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Complications of Ankle Arthroscopy Utilizing a Contemporary Noninvasive Distraction Technique
Brett H. Young, MD1; Ryan M. Flanigan, MD1; Benedict F. DiGiovanni, MD1
1 Department of Orthopaedics, University of Rochester School of Medicine and Dentistry, 601 Elmwood Avenue, Box 665, Rochester, NY 14620. E-mail address for B.H. Young: brett_young@urmc.rochester.edu. E-mail address for R.M. Flanigan: ryan_flanigan@urmc.rochester.edu. E-mail address for B.F. DiGiovanni: benedict_digiovanni@urmc.rochester.edu
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Investigation performed at the Department of Orthopaedics and Rehabilitation, University of Rochester Medical Center, Rochester, New York

Disclosure: The authors did not receive any outside funding or grants in support of their research for or preparation of this work. Neither they nor a member of their immediate families received payments or other benefits or a commitment or agreement to provide such benefits from a commercial entity.

Copyright © 2011 by The Journal of Bone and Joint Surgery, Inc.
J Bone Joint Surg Am, 2011 May 18;93(10):963-968. doi: 10.2106/JBJS.I.00977
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The reported complication rates of ankle arthroscopy, as well as the types of complications, refer to cases performed fifteen to twenty years ago and include a mixture of invasive and noninvasive distraction methods. As ankle arthroscopy has matured with a move away from invasive distraction and the introduction of improved instruments, it is unclear whether the previously reported complications are reflective of contemporary ankle arthroscopy. We sought to evaluate the types and rates of complications that are associated with contemporary ankle arthroscopy that utilizes noninvasive ankle distraction and a padded foot strap.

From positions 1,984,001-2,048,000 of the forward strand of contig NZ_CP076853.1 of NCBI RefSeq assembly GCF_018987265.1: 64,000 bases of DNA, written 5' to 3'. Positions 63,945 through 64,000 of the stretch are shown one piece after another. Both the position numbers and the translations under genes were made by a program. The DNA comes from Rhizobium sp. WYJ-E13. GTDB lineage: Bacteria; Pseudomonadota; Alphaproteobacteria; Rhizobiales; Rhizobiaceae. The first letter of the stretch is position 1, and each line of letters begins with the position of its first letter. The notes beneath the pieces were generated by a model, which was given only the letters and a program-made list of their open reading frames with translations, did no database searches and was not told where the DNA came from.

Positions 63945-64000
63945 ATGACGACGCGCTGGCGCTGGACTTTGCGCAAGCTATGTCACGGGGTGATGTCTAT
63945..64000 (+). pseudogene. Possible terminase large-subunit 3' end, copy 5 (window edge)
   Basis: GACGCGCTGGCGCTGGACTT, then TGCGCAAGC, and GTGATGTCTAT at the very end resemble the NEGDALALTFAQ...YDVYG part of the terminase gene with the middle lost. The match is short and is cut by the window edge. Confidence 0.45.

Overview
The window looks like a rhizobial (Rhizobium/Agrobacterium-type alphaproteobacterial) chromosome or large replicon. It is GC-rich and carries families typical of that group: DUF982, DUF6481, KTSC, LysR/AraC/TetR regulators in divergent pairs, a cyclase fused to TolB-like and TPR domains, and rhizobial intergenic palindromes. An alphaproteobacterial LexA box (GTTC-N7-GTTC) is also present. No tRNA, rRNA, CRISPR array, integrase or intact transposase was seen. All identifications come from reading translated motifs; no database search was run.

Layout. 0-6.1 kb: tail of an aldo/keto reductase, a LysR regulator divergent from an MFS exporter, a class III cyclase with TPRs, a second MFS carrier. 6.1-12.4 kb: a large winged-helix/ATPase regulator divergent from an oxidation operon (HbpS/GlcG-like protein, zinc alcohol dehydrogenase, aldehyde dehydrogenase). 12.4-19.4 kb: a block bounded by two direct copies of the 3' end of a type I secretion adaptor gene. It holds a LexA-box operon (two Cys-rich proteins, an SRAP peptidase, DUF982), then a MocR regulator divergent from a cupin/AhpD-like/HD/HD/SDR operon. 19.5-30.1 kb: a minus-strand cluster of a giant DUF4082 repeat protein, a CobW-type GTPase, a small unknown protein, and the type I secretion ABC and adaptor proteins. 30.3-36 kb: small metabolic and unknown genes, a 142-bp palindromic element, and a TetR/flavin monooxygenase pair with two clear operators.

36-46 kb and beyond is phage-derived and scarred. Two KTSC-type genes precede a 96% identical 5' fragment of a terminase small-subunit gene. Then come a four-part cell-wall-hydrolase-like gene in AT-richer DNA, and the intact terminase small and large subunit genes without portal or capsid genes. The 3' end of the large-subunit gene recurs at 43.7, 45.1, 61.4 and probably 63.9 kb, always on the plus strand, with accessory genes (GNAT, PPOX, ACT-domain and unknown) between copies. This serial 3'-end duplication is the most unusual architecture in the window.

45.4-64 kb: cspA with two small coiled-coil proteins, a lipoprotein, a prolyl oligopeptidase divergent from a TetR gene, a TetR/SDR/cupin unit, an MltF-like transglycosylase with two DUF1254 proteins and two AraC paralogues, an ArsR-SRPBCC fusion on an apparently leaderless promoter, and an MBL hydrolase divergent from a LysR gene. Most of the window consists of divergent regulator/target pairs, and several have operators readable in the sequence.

We retrospectively reviewed 294 consecutive arthroscopies. All patients underwent the same intraoperative noninvasive distraction protocol. Demographic data, diagnoses, duration of follow-up data, and procedure-related complications were identified, recorded, and analyzed.


All 294 cases were eligible for review. There were twenty complications, resulting in an overall complication rate of 6.8%. There were four non-neurologic complications, including one case of deep venous thrombosis, one case of prolonged portal drainage, and two cases of superficial infection. There were sixteen neurologic complications; six were related to the anterolateral portal, and eight patients had dysesthesias involving the dorsal part of the midfoot. When analyzed as a group, patients who were receiving Workers’ Compensation had a higher complication rate than patients who were not receiving Workers’ Compensation (21% versus 4.7%, respectively).


Contemporary ankle arthroscopy performed with use of a noninvasive distraction technique is a safe procedure. Our observed complication rate of 6.8% is lower than that reported in a previous benchmark study, although our patients who were receiving Workers’ Compensation had a significantly higher risk of having nerve symptoms. An important benefit of the use of contemporary ankle arthroscopy, in which small-joint arthroscopic instruments and noninvasive distraction techniques are used, is a marked reduction in the rate of non-neurologic complications.

Level of Evidence: 

Therapeutic Level IV. See Instructions to Authors for a complete description of levels of evidence.

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    These activities have been planned and implemented in accordance with the Essential Areas and policies of the Accreditation Council for Continuing Medical Education (ACCME) through the joint sponsorship of the American Academy of Orthopaedic Surgeons and The Journal of Bone and Joint Surgery, Inc. The American Academy of Orthopaedic Surgeons is accredited by the ACCME to provide continuing medical education for physicians.
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